A Lot or a Little?
What you will—and won't—find in this TV show.
The cult horror vibe combined with the silliness of Chucky doesn't make for many real messages, though there is some acceptance and compassion for the main character.
Positive Role Models
No one behaves well here.
The world this go-round of Chucky takes place in is a fairly progressive one. The main character, Jake, is gay and for the most part, this is treated very matter-of-factly. The characters who do have an issue with it (mainly Jake's dad, Luke) are portrayed as out-of-touch and bigoted. Even the maniacal Chucky himself non-judgementally mentions to Jake that he has a gay, nonbinary son (this is actually canon, in the film Seed of Chucky). Additionally, the only adult in town who seems to have a lick of sense is Devon's mom, a Black detective who takes charge when needed and is determined to uncover who is behind Hackensack's crimewave.
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Violence & Scariness
Lots of wild death scenes, blood, and gore -- often played cartoonishly and accompanied by wisecracks from Chucky.
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Sex, Romance & Nudity
Some innuendo, a few make-out scenes.
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Profanity is strong and frequent, including "f--k" and "s--t."
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Drinking, Drugs & Smoking
Adults and teenagers are seen drinking and smoking.
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Parents Need to Know
Parents need to know that Chucky is a series based on the Child's Play horror movie franchise. It pulls no punches when it comes to horror movie violence, though the intensity of the kill scenes is somewhat alleviated by the sheer ridiculousness of these acts being committed by a doll -- it definitely tips more toward funny than gross. Still, it is gory, and those with weaker stomachs may be turned off by scenes of people biting into razor-blade packed apples and being electrocuted. Every expletive you can imagine is uttered here ("f--k," "s--t," "a--hole," "bitch," and more.), most often via Chucky himself. Teenagers are seen partying and making out, with allusions to sex. The main character is a sensitive gay teenager who is bullied at school and by his own father, who is shown to have problems with anger and alcohol.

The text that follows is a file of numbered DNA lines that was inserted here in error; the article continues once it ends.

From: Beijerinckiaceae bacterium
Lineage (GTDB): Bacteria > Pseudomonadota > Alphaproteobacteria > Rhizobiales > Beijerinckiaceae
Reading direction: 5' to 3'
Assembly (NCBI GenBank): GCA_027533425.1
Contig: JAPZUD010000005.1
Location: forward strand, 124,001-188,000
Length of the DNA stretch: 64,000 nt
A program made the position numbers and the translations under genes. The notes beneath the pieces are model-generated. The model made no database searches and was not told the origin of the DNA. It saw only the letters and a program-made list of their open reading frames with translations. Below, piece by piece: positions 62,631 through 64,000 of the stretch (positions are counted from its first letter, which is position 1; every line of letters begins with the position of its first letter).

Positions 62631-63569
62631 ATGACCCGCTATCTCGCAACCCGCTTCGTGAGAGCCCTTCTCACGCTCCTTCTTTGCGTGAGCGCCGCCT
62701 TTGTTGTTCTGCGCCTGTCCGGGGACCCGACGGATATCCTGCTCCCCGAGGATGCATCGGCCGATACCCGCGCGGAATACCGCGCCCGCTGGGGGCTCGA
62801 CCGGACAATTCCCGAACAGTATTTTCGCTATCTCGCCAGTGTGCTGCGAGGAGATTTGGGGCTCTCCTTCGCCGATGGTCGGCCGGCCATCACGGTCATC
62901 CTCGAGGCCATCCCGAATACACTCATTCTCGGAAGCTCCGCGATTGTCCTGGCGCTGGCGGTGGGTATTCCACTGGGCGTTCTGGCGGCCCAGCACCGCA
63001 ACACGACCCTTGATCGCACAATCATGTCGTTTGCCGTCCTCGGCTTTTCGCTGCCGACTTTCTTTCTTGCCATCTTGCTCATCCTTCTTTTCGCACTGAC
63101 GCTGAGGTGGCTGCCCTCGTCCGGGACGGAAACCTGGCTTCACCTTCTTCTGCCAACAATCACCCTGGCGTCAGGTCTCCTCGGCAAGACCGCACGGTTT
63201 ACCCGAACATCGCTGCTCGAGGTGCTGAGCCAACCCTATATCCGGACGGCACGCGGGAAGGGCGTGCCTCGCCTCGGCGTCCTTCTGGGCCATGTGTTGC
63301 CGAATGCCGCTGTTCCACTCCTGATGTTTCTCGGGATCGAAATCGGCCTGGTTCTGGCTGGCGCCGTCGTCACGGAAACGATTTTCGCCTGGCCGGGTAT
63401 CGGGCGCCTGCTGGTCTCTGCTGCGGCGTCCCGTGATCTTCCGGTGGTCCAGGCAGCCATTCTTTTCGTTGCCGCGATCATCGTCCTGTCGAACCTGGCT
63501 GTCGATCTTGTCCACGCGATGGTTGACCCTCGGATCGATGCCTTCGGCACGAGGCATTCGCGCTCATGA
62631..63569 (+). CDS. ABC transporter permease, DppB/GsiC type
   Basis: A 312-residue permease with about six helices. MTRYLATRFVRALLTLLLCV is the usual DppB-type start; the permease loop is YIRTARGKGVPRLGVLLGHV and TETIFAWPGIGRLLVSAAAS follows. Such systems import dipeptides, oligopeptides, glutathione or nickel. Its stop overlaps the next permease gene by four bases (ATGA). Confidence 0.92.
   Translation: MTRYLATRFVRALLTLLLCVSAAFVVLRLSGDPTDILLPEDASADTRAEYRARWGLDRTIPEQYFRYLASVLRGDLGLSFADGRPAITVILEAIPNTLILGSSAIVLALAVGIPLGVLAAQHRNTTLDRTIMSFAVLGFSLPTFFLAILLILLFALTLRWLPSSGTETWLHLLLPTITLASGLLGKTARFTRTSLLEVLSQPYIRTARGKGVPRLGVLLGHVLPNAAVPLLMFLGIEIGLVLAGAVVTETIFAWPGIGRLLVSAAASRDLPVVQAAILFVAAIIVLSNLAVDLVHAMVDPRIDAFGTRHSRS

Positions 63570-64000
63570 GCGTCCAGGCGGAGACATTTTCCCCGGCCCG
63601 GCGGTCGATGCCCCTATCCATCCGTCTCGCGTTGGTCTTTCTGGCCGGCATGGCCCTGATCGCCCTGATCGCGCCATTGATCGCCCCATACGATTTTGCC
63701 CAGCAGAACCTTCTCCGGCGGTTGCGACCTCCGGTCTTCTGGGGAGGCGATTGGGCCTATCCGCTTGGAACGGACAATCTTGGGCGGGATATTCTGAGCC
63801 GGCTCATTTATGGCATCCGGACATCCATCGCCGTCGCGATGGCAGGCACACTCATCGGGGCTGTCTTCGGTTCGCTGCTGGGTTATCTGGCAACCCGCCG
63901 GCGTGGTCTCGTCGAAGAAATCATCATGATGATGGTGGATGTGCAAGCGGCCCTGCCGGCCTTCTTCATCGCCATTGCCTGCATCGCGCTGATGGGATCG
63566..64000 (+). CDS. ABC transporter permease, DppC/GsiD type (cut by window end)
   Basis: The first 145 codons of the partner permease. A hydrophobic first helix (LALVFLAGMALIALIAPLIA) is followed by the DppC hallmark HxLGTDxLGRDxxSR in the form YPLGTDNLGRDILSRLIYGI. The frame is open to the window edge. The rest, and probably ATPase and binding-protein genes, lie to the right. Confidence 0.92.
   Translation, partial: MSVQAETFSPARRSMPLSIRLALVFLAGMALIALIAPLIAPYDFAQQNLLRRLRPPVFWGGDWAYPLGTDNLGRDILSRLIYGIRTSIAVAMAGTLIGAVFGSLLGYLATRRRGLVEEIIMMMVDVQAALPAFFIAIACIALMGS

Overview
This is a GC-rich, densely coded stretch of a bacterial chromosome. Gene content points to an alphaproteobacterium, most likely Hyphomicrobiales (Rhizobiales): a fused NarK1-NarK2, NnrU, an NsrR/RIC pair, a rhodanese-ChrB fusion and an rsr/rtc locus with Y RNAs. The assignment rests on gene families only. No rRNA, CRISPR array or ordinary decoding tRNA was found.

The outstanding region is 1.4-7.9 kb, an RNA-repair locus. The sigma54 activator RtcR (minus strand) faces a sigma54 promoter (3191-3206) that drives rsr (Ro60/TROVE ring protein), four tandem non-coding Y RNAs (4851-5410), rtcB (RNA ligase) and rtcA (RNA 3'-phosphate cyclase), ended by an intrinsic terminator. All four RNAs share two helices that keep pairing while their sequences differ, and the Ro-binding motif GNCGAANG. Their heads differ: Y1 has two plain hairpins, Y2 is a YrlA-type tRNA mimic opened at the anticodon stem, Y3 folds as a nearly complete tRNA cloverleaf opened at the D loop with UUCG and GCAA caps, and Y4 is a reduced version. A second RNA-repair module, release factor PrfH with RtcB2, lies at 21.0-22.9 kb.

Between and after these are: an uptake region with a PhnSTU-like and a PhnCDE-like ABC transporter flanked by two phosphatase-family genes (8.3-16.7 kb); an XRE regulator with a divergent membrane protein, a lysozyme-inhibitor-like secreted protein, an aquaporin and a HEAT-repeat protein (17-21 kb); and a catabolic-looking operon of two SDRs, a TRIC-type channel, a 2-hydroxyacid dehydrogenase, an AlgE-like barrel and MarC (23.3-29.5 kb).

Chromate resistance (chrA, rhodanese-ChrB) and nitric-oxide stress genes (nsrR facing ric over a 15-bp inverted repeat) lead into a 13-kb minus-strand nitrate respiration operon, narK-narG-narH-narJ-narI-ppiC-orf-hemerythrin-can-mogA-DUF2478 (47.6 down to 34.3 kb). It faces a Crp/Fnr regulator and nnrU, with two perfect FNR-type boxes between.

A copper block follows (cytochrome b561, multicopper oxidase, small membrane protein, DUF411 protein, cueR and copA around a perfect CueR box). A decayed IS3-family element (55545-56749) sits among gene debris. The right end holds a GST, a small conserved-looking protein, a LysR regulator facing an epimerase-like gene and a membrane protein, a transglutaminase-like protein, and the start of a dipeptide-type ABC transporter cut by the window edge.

Is It Any Good?
The original Child's Play film spawned six sequels and a 2019 reboot that received mostly mixed reviews; this addition updates the lore for Gen Z yet still feels like a return to form for the mini-murderer. That's due in large part to having Chucky's creator, Don Mancini, back at the helm. Actor Brad Dourif also returns as the voice of Chucky and is as funny as ever, delivering one zinger after another with a distinctively scummy charm.
The rest of the cast is good, even if 90% of the job is teeing up punchlines for Chucky. Arthur is sympathetic as the misunderstood Jake, whose downtrodden sensitivity can make him a little too susceptible to accepting Chucky's idea of "help" (which mainly means killing off anyone in town who wrongs him). Bjorgvin Arnarson is also good as Jake's crushworthy, true-crime obsessed classmate Devon, whose mom (Rachelle Casseus) just so happens to be a detective who is getting mighty suspicious about all the accidents that seem to be following young Wheeler wherever he goes. All told, Chucky's campy mix of satire and slaughter has the potential to draw in new fans while expanding on the Child's Play cinematic universe in ways that longtime fans will surely enjoy.
Did we miss something on diversity?
Research shows a connection between kids' healthy self-esteem and positive portrayals in media. That's why we've added a new "Diverse Representations" section to our reviews that will be rolling out on an ongoing basis. You can help us help kids by suggesting a diversity update.